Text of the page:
All I Want Is A Room Somewhere

by John Bloner, Jr.

The ancient Greeks defined temenos as a sacred space, a sanctuary, governed by its own special rules. Carl Jung thought of it as a meditative space in the mind, while modern usage refers to areas distinct from the hubbub of commerce.

Temenos describe 16th Street Studios, an artists’ enclave, located within the Racine Arts and Business Center, on this city’s southside. In their spacious studios, known for their soaring windows, providing an abundance of natural light, and well-trodden wood floors, over 60 artists engage in drawing, painting, graphic design, sculpture, printmaking, mixed media arts, and other disciplines.

A frequent guest, Terry Evans, provides a list of why she adores this place, “I love the fire doors with the lead weight pulls, the steel floor running down the middle, the wooden flat bed carts with iron wheels, the barn door at every studio, and the service elevators with their pull-down gates. (How fun it that?!)” She continues, “I’ve read about artist co-ops in San Francisco. I’ve been to Mitchell Wagon Apartments in Racine and Karcher Artspace Lofts in Waukegan, but nothing comes close to the 16th Street vibe. When Trace Chiodo (of Chiodo Design) told me he walked the rounds for three months with the security guard, exploring every nook and cranny in the building, I was more envious than I dared to show.”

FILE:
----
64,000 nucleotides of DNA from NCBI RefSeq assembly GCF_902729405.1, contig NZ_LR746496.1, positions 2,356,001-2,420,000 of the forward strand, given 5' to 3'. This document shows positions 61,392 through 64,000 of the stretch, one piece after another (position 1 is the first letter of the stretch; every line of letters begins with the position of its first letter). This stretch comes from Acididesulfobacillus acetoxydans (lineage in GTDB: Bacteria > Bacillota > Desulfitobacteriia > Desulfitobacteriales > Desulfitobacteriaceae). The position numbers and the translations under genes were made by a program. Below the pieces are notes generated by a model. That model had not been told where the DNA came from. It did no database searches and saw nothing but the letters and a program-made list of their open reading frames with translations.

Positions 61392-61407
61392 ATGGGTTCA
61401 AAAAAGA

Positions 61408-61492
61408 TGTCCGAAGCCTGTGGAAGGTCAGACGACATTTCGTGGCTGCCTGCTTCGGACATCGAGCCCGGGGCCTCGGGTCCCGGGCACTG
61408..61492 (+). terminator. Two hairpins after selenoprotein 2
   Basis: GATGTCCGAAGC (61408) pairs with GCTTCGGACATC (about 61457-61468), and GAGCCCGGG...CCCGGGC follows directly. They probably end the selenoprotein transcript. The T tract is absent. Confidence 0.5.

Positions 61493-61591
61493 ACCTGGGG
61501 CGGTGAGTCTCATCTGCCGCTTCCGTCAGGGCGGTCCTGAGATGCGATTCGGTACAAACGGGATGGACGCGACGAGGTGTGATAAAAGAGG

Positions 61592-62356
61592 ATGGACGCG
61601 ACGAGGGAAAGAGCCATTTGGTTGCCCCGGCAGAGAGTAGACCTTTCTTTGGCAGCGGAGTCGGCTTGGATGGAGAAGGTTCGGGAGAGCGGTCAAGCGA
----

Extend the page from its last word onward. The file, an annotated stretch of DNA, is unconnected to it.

Racine Carriage and Company constructed this building at the end of the Civil War for the manufacture of surreys, carriages, and delivery wagons. Fifty years later, during World War I, it became the country’s first business incubator. Many companies rented space and grew their businesses here, including Modine Manufacturing, Webster Electric, Dumore, and Marini Tool & Die.

By 1955, 46 companies operated from this site, under the ownership of Fran von Schrader and H.D. Rench. Rench’s granddaughter, Emily Rench Montgomery, says, “My grandfather envisioned a place with affordable space to get entrepreneurs out of their basements.”

Affordable space brought artist Jerry Belland out of his home’s basement. “I arrived [here] when Peg Lukow offered me the use of her studio while she was traveling. After her return, I simply could not go back to my basement studio. I signed a lease and never looked back. I believe the ghosts of 1,000 factory workers still haunt this place. They bring a day-laborers’ sense of discipline and productivity.”

Jerrold Belland at Wustum Museum of Fine Arts, RAM Artist Fellowship Exhibition, 2013

Jerry’s latest project is a series of drawings and paintings, rendering the urban landscape as seen from his fourth-floor window. “I  have really felt the need to draw some real stuff lately,” he says. He admits to challenges in capturing images on canvas and paper, as weather conditions and the light are in flux from hour-to-hour and day-to-day.

Just as Peg Lukow made it possible for Jerry to become a 16th Street Studios resident, these two artists were among the first to greet Samira Gdisis when she sought to relocate her business, The Black-Eyed Press, from Racine’s downtown. Samira’s artistic journey began in the performing arts with ballet and concert flute. She didn’t draw until she was in her 30s, reentering higher education where she studied under David Holmes at UW-Parkside, and fell in love with printmaking.

Samira’s become a well-known figure in this artists’ haven, where she’s served as coordinator for the Gallery on 16th Street, provided press time for fellow artists Kelly Witte and Mark Price, hosted art adventures for adults and young people, including a Book Arts Guild, Artist Trading Card group meetups, and a youth arts collective called Pocket Renaissance.